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Op-Ed: The Loonie Gains, The Dollar Slumps

By KJ Mullins     Sep 29, 2007 in Business
What does the strong loonie mean to those in the United States? While Canadians are well aware of their stronger loonie are Americans as aware of the decline of their currency? On Friday the loonie rose yet again above the dollar up to 100.52.
This rise is the highest one since Nov. 25, 1976.
As Canadians continue to prosper are those on the southern side of the border beginning to panic?
"In recent days, the Canadian dollar has moved sharply above the trading range assumed (by the bank in July) and we are now having to examine the causes of this strengthening, should it persist," governor David Dodge said in a speech Tuesday at the Vancouver Board of Trade.
"There is uncertainty about the extent and duration of the tightening of credit conditions in Canada and, hence, about the tempering effect this will have on the growth of domestic demand."
When the world's "Top Dog" starts to have a declining currency does it change the way other nations look at it? Of course it does.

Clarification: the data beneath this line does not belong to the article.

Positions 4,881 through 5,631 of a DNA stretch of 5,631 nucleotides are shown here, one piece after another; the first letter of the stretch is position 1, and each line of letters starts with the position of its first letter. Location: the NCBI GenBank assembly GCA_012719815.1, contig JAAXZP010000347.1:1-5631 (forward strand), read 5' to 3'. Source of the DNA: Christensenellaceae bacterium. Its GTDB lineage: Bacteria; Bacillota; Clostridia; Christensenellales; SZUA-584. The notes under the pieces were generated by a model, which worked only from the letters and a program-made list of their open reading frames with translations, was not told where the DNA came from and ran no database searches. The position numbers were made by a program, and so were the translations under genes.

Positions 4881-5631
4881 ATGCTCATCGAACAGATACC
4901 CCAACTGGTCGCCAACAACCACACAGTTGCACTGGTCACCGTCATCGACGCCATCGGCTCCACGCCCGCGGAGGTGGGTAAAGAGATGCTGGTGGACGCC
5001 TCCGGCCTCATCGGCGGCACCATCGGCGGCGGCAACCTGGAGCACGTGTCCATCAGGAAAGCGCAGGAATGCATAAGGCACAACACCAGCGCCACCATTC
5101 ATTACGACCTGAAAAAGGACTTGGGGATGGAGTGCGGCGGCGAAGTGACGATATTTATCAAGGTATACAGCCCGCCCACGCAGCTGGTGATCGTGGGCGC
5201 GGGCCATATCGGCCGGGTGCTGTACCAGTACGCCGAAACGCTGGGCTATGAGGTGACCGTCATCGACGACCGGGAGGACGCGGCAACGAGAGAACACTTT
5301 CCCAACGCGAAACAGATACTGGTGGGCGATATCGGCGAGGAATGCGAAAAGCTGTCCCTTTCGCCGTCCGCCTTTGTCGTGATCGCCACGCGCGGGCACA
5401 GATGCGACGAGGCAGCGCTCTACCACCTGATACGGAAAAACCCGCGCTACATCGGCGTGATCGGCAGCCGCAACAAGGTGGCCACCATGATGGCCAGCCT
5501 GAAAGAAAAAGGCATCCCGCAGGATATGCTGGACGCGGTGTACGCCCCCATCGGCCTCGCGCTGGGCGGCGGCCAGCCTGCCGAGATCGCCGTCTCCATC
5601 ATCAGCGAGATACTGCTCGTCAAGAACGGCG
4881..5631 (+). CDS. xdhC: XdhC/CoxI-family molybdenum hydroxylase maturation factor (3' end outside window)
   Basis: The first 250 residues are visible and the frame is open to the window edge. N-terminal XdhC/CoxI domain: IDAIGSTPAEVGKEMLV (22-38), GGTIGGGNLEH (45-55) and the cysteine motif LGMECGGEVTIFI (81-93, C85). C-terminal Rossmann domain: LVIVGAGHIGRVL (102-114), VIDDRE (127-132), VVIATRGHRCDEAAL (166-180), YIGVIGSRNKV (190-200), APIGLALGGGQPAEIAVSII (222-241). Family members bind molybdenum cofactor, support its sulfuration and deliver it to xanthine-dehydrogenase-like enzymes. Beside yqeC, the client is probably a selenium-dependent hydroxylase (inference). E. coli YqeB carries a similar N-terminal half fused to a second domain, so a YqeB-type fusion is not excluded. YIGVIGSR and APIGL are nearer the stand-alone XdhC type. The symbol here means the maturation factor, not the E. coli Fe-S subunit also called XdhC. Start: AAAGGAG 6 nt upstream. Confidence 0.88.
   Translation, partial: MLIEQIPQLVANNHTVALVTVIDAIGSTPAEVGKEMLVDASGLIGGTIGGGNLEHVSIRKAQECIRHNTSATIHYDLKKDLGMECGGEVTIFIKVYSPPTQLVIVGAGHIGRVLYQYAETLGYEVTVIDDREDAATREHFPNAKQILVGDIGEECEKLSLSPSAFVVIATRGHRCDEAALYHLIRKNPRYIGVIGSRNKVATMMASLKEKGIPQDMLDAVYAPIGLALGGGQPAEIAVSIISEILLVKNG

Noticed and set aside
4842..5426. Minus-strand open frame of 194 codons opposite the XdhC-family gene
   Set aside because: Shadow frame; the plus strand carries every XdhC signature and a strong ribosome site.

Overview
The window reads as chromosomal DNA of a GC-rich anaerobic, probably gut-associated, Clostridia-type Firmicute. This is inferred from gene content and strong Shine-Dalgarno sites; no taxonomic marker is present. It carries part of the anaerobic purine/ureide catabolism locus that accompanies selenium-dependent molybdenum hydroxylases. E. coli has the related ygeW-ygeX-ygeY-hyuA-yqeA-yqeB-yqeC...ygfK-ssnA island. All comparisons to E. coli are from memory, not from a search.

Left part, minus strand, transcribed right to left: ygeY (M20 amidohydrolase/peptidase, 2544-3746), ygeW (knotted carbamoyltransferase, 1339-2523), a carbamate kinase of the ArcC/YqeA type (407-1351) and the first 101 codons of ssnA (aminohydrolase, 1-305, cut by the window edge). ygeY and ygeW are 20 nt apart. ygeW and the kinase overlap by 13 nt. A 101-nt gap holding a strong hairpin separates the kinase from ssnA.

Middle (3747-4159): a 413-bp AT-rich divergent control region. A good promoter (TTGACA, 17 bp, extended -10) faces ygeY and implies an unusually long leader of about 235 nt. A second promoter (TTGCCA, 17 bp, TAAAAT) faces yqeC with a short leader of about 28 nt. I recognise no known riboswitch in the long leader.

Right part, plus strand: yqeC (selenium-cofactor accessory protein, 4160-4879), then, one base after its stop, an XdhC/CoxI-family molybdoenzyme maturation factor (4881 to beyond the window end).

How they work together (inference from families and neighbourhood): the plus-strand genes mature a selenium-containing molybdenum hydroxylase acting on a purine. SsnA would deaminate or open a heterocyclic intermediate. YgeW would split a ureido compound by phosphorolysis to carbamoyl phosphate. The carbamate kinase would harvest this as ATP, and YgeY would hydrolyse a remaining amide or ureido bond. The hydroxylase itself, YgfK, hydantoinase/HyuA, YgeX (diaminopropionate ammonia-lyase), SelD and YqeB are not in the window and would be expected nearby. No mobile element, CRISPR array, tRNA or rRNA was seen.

The United States has been overspending on a war that hasn't shown any real progress other than the loss of lives on both sides of the gun. The country has been ruling with an iron fist as it goes further and further in debt. It will take years for the debt to be balanced out while other countries such as Canada rise up.
The loonie is expected to rise to an even higher $1.03 on Monday during the fourth quarter of the fiscal year which starts on Monday. The euro has trumped the dollar on each of the last seven sessions.
The United States is in a credit crisis that has been sparked by the U.S. subprime mortgage market. Will it be able to make it's way out of it?
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